Ofuji disease

Ofuji disease

Description, Causes and Risk Factors:

Alternative Name: Eosinophilic pustular folliculitis.

Abbreviation: EPF.

Eosinophilic pustular folliculitis (EPF) is a recurrent skin disorder that causes bumps and/or pimples to form near hair follicles. Clumps of white blood cells called eosinophils form these skin abnormalities. While the condition is not life threatening, it may cause intense itching.

There are three types of EPF:

    The classic EPF.

  1. HIV-associated EPF.

  2. Infantile EPF.

Classic eosinophilic pustular folliculitis also known as Ofuji's disease is a rare inflammatory disease that presents mainly on seborrheic areas with erythematous papulopustular lesions in annular configurations. It mostly affects male Asian patients in the third and fourth decades. Most cases are not associated with systemic disorders apart from peripheral blood eosinophilia. Histology shows an infiltrate of eosinophils and lymphocytes.

All three types cause papulopustules or white-headed pimples that are filled with pus to form around hair follicles near the head and trunk. Patients also suffer from dry, scaly skin on the head and trunk that may be itchy or tender. Because little is known about the disease, it is unclear whether these three conditions are interrelated forms of a single disease, or if they are three different diseases.

The causes of all three types of EPF remain unknown. Some researchers suggest that the condition is caused by an allergic reaction to dermatophytes (parasitic fungi that cause skin infections) or saprophytic fungi (fungi that live on decaying or decomposing organic matter), such as Pityrosporum ovale. Also, bacteria similar to Leptotrichia buccalis were found in one biopsy specimen of a patient with HIV-associated EPF.

The main features of the EPF are the reported development of crops of pruritic follicular papulopustules with a red hallow in fairly well defined areas. The skin lesions have tendency to central involution and peripheral extension. Fresh lesions appear at the periphery as old one faded in the center. Beside plaque formation scattered papulopustules are also present.


The symptoms for all three variants of the disease are generally the same. About 20% of patients suffer from reddish bumps and/or pimples on the hands or feet, which may be the first signs of the disease.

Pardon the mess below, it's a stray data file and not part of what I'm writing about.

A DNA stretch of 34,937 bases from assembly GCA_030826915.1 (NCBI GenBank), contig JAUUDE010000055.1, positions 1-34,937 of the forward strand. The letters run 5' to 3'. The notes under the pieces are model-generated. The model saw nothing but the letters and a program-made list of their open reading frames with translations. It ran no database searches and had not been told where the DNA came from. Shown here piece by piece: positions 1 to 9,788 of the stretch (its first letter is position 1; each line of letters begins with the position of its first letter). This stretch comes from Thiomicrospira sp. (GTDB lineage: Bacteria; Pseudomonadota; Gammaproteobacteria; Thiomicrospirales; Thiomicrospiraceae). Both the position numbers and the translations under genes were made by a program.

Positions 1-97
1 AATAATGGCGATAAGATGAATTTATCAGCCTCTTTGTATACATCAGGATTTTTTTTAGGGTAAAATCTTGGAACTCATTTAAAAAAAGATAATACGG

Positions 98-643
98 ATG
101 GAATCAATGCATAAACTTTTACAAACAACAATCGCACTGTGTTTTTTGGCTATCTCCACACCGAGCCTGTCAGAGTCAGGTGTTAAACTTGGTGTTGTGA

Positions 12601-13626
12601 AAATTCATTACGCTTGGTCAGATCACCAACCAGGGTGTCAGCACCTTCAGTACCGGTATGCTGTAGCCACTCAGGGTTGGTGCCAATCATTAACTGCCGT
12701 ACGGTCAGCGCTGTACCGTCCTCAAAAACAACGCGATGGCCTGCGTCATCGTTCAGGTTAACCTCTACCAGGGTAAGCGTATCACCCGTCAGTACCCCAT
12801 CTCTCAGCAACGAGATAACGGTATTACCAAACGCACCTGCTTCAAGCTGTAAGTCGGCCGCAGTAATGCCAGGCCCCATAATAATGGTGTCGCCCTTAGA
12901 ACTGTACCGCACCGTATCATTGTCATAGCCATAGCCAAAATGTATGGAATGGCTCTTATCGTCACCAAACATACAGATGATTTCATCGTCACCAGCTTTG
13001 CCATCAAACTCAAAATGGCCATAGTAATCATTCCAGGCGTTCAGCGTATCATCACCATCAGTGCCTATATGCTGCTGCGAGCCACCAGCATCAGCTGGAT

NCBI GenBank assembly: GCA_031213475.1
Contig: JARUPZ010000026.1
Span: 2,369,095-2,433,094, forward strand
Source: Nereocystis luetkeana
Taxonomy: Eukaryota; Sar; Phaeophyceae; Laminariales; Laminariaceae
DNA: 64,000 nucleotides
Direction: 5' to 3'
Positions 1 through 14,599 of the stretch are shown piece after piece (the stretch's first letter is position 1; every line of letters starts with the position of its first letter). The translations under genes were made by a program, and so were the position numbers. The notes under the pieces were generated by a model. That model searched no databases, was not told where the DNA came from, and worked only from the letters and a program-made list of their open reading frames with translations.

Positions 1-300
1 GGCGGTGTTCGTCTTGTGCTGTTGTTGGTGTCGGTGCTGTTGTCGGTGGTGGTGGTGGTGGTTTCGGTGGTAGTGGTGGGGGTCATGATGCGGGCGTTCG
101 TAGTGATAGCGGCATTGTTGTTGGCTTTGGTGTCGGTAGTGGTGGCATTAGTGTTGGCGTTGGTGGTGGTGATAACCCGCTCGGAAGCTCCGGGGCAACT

Patients experience dandruff or dry scaly skin on the head and trunk of the body. Papulopustules (white-headed pimples that are filled with pus) usually appear around hair follicles on the face and trunk, although the extremities (arms and legs) may also be involved. The classic form tends to affect the palms and soles of the feet. In children, the scalp is more frequently involved. Individual papulopustules may be larger in the classic form (up to 20 to 50mm in diameter) than the HIV-associated or infantile form, which are typically about one to three millimeters in diameter.

The infection may itch or be tender. However, the classic variant of the disease is typically less itchy than the other two forms.

Uncommon symptoms, including nonfolilcular papules (small lesions on the skin that are not near hair follicles) and hives are often seen in infants and HIV patients.


The following disease should be taken into consideration for diagnosis: Pyoderma, dermatophytosis, impetigo herpetiformis, psoriasis Pustulosa, acrodermatitis continua, dermatitis herpetiformis, eczematous dermatitis, candidiasis, subcorneal pustular dermatosis.

The diagnosis is made when typical skin lesions have a compatible histology. As this is a folliculocentric process, serial sections may be needed to find the affected follicle. Peripheral blood eosinophilia supports the diagnosis.

An etiological treatment is unavailable justifying the wide range of therapies with variable success. For localized disease topical corticosteroids seem adequate. With generalized disease, most of the literature favors indomethacin. This drug is generally well tolerated and the response takes 1 to 2 weeks.


Because the origin and the development of eosinophilic pustular folliculitis (EPF) are not fully understood, there is currently no established treatment regimen, and no scientific studies have been performed to determine the most effective treatment for this condition. Treatment generally focuses on decreasing the inflammation and itching.

Corticosteroids both systemic and topical application is effective. Dapsone is reported effective in some cases.

HIV patients should begin highly active antiretroviral therapy (HAART) if they are not already receiving treatment. HAART will help reconstitute (restore) the immune system of HIV patients. Other treatments are available, but symptoms usually recur once treatment is discontinued. Additional treatment options may include oral itraconazole along with an oral sedating antihistamine before sleep if pruritus (itching) is severe, oral metronidazole, and ultraviolet therapy.

Ultraviolet therapy has also been used to treat EPF. Treatment with ultraviolet B or with ultraviolet A and a photosensitizing chemical called psoralen may be beneficial in HIV patients. However, skin lesions typically recur once the phototherapy id discontinued.

NOTE: The above information is educational purpose. The information provided herein should not be used during any medical emergency or for the diagnosis or treatment of any medical condition.

DISCLAIMER: This information should not substitute for seeking responsible, professional medical care.


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